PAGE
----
Kirk Lohmueller, UCLA, Department of Ecology and Evolutionary Biology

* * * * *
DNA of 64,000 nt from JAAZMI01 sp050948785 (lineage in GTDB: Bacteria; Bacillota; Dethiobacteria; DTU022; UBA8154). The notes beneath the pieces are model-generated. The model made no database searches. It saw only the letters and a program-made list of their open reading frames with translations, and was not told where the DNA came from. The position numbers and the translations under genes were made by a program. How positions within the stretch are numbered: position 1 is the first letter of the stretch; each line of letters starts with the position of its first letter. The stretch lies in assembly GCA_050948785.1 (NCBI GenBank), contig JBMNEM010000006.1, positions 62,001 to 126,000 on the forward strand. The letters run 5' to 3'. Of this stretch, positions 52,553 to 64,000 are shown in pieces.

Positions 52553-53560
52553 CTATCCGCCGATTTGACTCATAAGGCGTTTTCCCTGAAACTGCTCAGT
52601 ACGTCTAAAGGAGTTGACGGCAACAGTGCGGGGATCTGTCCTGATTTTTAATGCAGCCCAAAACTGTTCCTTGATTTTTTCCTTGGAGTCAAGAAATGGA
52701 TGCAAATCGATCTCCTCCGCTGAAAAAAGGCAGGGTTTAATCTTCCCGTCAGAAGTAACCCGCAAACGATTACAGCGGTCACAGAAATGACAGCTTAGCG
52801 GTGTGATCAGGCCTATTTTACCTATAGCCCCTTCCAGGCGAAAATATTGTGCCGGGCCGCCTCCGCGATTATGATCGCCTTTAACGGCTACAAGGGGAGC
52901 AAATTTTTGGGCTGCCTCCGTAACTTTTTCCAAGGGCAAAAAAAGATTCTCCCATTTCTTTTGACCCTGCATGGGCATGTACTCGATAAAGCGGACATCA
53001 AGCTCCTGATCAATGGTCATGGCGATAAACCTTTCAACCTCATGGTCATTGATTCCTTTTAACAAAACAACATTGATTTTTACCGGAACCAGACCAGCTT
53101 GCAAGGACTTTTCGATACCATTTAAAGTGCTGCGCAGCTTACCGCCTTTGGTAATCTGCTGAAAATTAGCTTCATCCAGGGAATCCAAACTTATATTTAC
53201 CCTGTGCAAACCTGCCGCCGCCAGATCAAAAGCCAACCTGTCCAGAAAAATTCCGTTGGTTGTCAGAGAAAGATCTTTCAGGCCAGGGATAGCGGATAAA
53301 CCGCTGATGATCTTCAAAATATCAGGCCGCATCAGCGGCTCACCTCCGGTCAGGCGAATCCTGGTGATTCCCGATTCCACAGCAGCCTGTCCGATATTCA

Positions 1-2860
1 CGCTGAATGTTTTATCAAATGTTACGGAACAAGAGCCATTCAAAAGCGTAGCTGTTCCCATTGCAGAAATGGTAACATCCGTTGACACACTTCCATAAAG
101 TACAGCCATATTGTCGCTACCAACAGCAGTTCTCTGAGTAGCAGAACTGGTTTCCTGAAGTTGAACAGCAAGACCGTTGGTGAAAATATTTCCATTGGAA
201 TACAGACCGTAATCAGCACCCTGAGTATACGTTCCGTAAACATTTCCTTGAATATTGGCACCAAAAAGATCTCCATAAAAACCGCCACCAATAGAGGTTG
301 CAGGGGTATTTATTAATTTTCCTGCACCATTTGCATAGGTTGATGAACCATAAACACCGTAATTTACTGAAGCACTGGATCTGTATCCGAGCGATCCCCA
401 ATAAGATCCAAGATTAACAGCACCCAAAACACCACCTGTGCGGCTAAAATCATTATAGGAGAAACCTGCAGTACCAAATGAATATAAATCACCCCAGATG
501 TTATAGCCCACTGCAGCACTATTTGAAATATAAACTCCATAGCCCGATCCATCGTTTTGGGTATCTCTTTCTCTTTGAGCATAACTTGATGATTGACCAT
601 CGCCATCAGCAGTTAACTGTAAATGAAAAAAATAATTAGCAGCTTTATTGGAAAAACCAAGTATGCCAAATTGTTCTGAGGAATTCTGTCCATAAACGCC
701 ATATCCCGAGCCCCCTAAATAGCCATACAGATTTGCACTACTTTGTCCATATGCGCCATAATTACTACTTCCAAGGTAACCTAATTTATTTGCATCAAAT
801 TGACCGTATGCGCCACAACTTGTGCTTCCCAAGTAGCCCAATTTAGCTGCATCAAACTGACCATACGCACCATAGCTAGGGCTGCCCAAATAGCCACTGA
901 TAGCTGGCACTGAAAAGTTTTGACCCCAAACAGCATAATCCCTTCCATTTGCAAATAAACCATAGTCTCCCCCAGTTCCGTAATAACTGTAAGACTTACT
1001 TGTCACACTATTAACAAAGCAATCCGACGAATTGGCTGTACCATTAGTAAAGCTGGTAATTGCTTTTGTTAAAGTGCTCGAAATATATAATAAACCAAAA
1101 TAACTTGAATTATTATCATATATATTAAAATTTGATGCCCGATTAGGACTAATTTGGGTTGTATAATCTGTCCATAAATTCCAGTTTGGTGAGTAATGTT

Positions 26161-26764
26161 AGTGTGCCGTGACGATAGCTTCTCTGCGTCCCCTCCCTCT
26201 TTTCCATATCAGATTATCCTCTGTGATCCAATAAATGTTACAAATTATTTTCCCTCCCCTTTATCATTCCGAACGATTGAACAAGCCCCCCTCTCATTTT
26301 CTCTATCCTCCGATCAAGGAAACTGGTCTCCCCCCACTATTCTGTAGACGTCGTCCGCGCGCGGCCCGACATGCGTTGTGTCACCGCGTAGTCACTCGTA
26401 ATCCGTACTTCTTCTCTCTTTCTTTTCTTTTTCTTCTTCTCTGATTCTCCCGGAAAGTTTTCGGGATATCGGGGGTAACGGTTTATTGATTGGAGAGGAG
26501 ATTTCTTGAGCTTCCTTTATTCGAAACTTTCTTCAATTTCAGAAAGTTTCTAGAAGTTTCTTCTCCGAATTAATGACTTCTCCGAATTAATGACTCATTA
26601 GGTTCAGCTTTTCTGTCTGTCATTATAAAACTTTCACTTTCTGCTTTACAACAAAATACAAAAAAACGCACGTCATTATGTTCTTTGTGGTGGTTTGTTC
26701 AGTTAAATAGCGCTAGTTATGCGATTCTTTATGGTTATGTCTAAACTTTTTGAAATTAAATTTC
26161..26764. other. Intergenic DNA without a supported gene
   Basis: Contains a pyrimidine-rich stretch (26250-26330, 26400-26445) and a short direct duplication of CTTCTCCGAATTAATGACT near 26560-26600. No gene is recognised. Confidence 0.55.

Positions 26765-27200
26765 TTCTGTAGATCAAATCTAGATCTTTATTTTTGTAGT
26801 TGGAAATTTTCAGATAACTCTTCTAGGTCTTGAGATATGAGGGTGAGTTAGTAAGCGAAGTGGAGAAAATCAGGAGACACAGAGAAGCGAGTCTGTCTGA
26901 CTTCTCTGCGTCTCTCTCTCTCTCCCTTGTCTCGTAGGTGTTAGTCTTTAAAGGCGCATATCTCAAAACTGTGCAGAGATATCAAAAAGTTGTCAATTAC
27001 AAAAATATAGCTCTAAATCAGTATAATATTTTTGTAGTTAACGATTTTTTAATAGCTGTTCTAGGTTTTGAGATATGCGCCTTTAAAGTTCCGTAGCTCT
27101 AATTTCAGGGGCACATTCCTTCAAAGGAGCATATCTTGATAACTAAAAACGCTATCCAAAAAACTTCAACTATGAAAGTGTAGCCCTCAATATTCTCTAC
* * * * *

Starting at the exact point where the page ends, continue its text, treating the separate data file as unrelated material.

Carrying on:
It is commonly quoted that any two humans are identical at 99.9% of their three billion DNA letters. However, this statement also means that there are roughly three million positions where any two genomes are different. Many such variants have been accumulating throughout hundreds of thousands of years of human evolution and provide a record of human history. Additionally, many of these variants acting together will affect how many children an individual will have or may contribute to the risk of common diseases. Here I will describe two projects aimed at learning about human history and natural selection from genetic variation data. First, through the analysis of genetic variation in the coding regions of genes obtained from 1500 Han Chinese and Danish individuals, I find evidence for extreme, recent, population growth in both populations. However, this growth appears to have been greater in the Han Chinese than in the Danes. The second project is based on the analysis of genetic diversity on the human Y chromosome. We find that genetic diversity is substantially lower than expected on this chromosome. Sex-biased demographic processes throughout human history cannot, by themselves, explain this reduction in genetic diversity. Rather, natural selection removing deleterious mutations from nearly 4Mb of the Y chromosome, or natural selection increasing the frequency of beneficial mutations is required to explain the data.